If we are going to list skills church leaders should possess, conflict management needs to be one of them. The realities of church life dictate the importance of this task as no church seems to be exempt of disagreements, misunderstandings, and the like. Face it, we’re a diverse group of people with different personalities, preferences, and backgrounds. Whether the issues are with you as a leader or among the Body, you need to deal with it before it becomes divisive. Why? It contradicts the way of love and hence, our testimony. — “By this everyone will know that you are my disciples, if you love one another.” (Jn. 13:34-35) . . .
We come together in the Church with preconceived ideas and preprogrammed ways of doing things. Conflict is bound to happen as ideas clash, philosophies fail to gel, and methodology differs. The objective of getting each other on the same page “in Christ” therefore comes with its challenges.
What’s the Difference Between Good and Bad Conflict? . . .
Conflict turns bad in the church when it goes outside of the parameters of God’s love. Perhaps we can use the traits listed in 1 Corinthians 13 as our litmus test as “love never fails” (v. 8). You’ll find that some of the traits are worded positively and others negatively. We need the presence of certain traits and the absence of others for our disagreements to stay healthy and aligned with our purpose to love God and others. . . .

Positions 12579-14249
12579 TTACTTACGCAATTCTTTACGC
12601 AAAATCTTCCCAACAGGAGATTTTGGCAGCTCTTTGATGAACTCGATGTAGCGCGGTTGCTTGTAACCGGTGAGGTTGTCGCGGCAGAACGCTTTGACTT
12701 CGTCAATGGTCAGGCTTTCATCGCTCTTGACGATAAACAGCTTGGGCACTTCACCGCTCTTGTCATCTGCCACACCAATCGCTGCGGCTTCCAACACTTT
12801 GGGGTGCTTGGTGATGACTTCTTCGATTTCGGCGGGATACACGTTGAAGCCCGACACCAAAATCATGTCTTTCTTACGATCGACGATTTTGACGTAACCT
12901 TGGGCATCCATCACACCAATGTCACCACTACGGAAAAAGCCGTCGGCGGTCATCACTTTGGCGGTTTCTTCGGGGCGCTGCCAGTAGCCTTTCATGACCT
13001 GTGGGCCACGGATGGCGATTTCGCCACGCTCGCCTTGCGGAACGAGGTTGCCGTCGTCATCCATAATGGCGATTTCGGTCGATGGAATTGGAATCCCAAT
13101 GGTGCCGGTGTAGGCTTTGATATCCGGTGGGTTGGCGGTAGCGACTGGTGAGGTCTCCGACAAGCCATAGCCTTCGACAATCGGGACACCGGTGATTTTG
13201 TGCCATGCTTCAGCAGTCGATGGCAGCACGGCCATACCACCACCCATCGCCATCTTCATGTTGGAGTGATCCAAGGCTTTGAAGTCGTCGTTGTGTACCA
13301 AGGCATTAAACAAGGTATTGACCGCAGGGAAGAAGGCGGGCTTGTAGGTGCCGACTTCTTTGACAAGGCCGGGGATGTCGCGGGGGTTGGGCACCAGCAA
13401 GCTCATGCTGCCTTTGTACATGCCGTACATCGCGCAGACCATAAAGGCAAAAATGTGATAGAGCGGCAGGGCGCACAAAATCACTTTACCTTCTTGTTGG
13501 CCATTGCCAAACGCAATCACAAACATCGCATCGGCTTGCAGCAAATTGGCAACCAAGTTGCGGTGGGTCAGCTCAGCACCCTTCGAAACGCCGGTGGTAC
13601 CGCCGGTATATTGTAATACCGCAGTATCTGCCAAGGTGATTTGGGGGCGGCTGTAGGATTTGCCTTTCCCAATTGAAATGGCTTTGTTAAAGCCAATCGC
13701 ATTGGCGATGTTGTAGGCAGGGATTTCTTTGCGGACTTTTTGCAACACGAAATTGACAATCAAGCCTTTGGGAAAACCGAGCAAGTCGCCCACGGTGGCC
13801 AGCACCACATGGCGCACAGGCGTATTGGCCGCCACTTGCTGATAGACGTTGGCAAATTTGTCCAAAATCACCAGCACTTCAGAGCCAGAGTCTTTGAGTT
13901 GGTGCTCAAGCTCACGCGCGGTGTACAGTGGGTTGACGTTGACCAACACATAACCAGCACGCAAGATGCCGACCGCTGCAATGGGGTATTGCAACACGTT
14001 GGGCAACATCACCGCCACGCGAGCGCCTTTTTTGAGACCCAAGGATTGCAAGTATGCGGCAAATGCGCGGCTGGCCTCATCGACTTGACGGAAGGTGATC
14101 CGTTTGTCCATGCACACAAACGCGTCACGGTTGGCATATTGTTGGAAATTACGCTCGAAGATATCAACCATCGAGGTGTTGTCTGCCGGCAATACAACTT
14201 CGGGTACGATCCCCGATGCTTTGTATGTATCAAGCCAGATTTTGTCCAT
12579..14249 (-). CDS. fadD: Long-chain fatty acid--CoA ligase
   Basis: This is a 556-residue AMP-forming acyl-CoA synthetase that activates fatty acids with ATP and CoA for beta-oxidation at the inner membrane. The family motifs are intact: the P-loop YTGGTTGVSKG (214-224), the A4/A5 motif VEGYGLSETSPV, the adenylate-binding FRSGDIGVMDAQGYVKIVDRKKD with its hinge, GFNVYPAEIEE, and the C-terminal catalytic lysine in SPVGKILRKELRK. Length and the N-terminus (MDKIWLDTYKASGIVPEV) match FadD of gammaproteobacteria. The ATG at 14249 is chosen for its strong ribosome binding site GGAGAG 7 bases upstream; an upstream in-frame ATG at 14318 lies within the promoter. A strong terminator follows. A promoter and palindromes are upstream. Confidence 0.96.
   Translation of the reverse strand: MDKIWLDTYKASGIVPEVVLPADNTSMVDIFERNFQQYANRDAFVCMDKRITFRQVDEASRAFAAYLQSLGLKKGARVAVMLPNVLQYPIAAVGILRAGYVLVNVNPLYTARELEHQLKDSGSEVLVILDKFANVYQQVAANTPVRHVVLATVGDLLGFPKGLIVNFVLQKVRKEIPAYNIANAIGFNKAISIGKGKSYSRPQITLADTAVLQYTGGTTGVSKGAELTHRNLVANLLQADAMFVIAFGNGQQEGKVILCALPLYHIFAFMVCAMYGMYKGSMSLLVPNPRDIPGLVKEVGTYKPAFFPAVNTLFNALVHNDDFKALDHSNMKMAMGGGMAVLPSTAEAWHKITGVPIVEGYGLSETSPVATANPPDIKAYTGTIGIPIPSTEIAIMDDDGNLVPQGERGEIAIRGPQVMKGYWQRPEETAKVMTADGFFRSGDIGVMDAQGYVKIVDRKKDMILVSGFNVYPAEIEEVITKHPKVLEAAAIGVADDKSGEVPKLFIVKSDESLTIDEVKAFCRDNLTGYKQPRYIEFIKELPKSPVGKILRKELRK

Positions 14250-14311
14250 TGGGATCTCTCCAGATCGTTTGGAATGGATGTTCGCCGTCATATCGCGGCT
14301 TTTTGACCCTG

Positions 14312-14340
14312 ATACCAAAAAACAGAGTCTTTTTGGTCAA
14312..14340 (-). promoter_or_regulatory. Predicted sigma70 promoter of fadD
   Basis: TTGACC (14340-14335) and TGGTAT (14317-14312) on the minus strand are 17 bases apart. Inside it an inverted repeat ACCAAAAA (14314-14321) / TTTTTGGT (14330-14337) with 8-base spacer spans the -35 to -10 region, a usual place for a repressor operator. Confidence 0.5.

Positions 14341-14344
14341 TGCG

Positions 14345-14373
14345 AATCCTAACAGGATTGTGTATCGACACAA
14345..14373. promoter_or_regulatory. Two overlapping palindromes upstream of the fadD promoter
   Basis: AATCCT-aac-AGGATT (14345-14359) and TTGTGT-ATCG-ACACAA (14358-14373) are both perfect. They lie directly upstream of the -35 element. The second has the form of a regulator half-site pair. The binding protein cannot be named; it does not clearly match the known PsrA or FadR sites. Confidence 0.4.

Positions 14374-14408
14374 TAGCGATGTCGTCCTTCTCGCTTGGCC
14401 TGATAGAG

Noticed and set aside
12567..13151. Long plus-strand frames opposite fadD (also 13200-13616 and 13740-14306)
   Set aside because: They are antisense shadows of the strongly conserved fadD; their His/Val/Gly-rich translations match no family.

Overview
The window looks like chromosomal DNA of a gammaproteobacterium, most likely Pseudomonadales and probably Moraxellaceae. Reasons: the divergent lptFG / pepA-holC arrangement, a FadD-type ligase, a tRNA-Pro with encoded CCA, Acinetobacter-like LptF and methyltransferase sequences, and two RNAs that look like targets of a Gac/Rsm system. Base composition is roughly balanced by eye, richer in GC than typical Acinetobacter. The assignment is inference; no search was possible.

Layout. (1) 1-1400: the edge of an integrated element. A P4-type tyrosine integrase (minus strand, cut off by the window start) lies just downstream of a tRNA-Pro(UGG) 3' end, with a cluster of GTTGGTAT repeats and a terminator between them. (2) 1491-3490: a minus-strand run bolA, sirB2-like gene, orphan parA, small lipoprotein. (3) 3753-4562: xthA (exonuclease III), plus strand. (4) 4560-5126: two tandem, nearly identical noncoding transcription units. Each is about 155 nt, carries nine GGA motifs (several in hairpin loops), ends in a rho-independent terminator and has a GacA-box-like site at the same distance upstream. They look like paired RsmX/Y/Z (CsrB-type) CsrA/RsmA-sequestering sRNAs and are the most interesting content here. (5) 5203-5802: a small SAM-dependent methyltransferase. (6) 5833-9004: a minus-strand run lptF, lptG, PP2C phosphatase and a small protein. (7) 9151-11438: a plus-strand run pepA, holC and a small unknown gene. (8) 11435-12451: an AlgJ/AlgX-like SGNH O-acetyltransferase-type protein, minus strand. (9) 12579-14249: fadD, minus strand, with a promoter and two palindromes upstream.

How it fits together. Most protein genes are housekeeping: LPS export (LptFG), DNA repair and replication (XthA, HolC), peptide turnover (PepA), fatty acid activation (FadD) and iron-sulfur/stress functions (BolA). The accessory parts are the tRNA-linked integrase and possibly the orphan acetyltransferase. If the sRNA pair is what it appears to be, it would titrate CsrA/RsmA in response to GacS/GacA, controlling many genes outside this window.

It takes a certain type of climate to cultivate healthy, godly reactions to differences, disagreements, and wrongs. We can learn how to build the kind of environment that prevents conflict by looking at the “one-another” commands of Scripture. They’re listed below to show how it takes not just the right kinds of words but also actions, and at the very core, the right attitudes to prevent conflict.It takes a certain type of climate to cultivate . . .
Wouldn’t it be great if everyone in the Church would get along all of the time? You might be thinking how much easier that would make your job as a leader! Ideally everyone in the Church should be able to come together “in Christ” truly accepting and loving one another despite our differences. Realistically, though, that’s not going to happen on this side of eternity for at least three reasons: . . .